• Morphology: Branch of linguistics with a focus on morphemes, the basic unit of meaning within a language
    • Mutual intelligibility: The ability of two people to understand each other when speaking
    • Neologism: A newly coined word or phrase
    • Noam Chomsky: United States linguist whose theory of generative grammar redefined the field of linguistics (born 1928)
    • Phoneme: Smallest unit of sound, as in a consonant or vowel
    • Phonetics: Description and classification of sounds and the study of their production and perception.
    • Phonology: Study of sound systems and sound change, usually within a particular language or family of languages.
    • Pidgin: A simplified language that develops as a means of communication between two or more groups that do not have a language in common
    • Polyglot: A person who knows and is able to use several languages
    • Pragmatics: The study of how language is actually used and the effect that language has on human perceptions and behaviors
    • Pragmatic competence: The ability to use language effectively in a contextually appropriate fashion
    • Prefix: An affix that is attached to the beginning of a morpheme or stem
    • Prescriptive grammar: Rules of grammar brought about by grammarians' attempts to legislate what speakers' grammatical rules should be, rather than what they are
    • Proto-language: Hypothetical parent language from which actual languages are derived
    • Prestige: In sociolinguistics, the level of respect normally accorded to a specific language or dialect within a particular speech community, relative to other languages or dialects
    • Register: A variety of a language used for a particular purpose or in a particular social setting
    • Root: The morpheme that remains when all affixes are stripped from a complex word
    • Sapir-Whorf hypothesis: The proposition that the structure of a language influences how its speakers perceive the world around them.
    • Semantics: Systematic study of meaning in language, especially word and sentence meaning
    • SLA: Second Language Acquisition: References both the process of learning a second language as well as the academic field dealing with that process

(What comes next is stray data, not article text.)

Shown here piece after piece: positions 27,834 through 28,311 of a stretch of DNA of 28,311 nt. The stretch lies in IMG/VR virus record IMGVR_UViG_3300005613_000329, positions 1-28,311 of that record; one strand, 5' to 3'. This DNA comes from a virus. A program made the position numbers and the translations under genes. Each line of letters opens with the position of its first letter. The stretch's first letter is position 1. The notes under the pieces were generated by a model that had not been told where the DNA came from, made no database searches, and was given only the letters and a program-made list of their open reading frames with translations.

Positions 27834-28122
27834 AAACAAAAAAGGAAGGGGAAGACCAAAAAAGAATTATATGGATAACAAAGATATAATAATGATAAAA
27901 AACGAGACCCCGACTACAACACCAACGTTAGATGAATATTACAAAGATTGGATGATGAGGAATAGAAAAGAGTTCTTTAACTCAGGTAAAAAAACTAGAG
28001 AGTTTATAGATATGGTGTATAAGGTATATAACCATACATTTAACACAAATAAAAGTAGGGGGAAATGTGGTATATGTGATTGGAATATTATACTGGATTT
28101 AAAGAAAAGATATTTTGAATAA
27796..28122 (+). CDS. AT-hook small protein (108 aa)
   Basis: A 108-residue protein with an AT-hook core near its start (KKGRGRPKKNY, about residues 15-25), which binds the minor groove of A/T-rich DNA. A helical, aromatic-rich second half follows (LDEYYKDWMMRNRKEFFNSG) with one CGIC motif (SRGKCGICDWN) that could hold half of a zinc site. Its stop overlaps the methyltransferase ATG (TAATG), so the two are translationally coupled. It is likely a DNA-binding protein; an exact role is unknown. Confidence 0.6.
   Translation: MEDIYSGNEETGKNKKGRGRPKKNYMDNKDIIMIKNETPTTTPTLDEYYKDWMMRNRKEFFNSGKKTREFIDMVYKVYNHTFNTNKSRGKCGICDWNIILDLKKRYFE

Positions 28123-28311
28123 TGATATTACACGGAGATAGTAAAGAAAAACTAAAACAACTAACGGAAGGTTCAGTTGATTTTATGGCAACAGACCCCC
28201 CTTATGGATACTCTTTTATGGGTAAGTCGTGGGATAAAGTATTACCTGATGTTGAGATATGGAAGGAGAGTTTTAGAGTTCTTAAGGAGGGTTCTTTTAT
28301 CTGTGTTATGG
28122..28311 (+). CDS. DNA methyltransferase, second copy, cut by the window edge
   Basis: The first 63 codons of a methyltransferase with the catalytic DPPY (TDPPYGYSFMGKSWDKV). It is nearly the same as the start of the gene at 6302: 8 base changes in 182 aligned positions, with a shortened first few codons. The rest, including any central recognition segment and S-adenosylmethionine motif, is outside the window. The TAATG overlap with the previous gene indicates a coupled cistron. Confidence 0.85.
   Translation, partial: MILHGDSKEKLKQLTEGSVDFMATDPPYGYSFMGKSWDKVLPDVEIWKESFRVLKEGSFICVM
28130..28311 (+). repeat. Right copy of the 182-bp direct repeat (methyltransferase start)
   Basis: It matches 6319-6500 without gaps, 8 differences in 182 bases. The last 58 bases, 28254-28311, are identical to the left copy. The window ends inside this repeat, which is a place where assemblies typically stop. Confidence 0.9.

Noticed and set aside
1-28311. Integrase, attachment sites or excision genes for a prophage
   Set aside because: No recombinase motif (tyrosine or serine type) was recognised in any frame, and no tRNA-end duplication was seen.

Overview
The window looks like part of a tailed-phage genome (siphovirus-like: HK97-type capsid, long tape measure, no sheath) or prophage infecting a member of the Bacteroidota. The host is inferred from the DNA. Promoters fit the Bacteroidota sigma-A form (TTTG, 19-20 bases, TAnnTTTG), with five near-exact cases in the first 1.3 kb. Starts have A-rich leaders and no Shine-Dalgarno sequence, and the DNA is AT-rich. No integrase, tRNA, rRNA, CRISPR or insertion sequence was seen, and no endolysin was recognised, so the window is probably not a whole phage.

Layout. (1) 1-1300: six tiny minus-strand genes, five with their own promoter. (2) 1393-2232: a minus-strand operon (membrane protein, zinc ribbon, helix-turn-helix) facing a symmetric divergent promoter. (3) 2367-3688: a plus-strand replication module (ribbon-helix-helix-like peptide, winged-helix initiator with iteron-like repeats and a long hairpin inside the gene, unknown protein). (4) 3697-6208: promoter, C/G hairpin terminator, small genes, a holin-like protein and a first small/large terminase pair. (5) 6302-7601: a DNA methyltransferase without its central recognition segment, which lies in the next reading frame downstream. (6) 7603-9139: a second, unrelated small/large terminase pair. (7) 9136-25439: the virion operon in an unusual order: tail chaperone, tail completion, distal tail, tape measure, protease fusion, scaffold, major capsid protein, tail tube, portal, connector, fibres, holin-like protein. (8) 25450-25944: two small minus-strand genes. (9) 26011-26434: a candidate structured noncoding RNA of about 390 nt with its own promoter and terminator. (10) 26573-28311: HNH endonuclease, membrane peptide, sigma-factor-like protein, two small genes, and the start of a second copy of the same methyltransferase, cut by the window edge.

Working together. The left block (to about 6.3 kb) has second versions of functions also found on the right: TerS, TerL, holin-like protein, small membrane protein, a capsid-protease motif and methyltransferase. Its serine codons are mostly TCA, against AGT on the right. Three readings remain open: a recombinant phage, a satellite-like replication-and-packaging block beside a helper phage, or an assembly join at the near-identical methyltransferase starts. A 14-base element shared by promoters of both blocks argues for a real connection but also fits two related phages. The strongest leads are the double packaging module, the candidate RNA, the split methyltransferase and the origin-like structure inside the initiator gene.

• Sociolinguistics: The study of how language is used in society, including its differences among cultures, age groups, genders, social class, etc.
    • Speech act: An utterance that has performative function in language and communication

    • Strategic competence: A speaker's ability to adapt use of language to compensate for communication problems caused by a lack of understanding
    • Suffix: An affix that is attached to the end of a morpheme or word
    • Symbol: Arbitrarily selected and learned stimulus representing something else
    • Syntax: Systematic ways in which words combine to create phrases, clauses, and sentences
    • Tone: The use of pitch in language to distinguish lexical or grammatical meaning – that is, to distinguish or to inflect words
    • Universal grammar: Noam Chomsky's theory that all the world's languages share a common underlying structure
    • Variation: A characteristic of language: there is more than one way of saying the same thing. Speakers may vary pronunciation, word choice, or morphology and syntax

    Resources

    Books: language autobiographies

    • Grosjean, F. (2010). Bilingual: life and reality. Harvard University Press.
    • Hoffman, E. (1998). Lost in translation: A life in a new language. Random House.
    • Kaplan, A. (1994). French lessons: A memoir. University of Chicago Press.
    • Rodriguez, R. (1983). Hunger of memory: The education of Richard Rodriguez: An autobiography. Bantam.

    Movies involving language or linguists

    • Apocalypto, 2006; filmed entirely in the Yucatec Maya language (with subtitles)
    • Arrival, 2016; science fiction that centers on translation and interpretation, with a linguist as the main protagonist
    • Grammar of Happiness, 2012; follows the story of Daniel Everett among the Amazonian Piraha tribe
    • Do you speak American?, 2005; documentary about different versions of English in the US
    • Ghost Warrior,1984; A deep-frozen 400-year-old samurai is shipped to Los Angeles, where he comes back to life, speaking an ancient Japanese dialect
    • Nell, 1994; wild woodswoman in North Carolina who speaks a strange unknown language
    • Pontypool, 2010; a virus spreads through a community and only a linguist can solve the mystery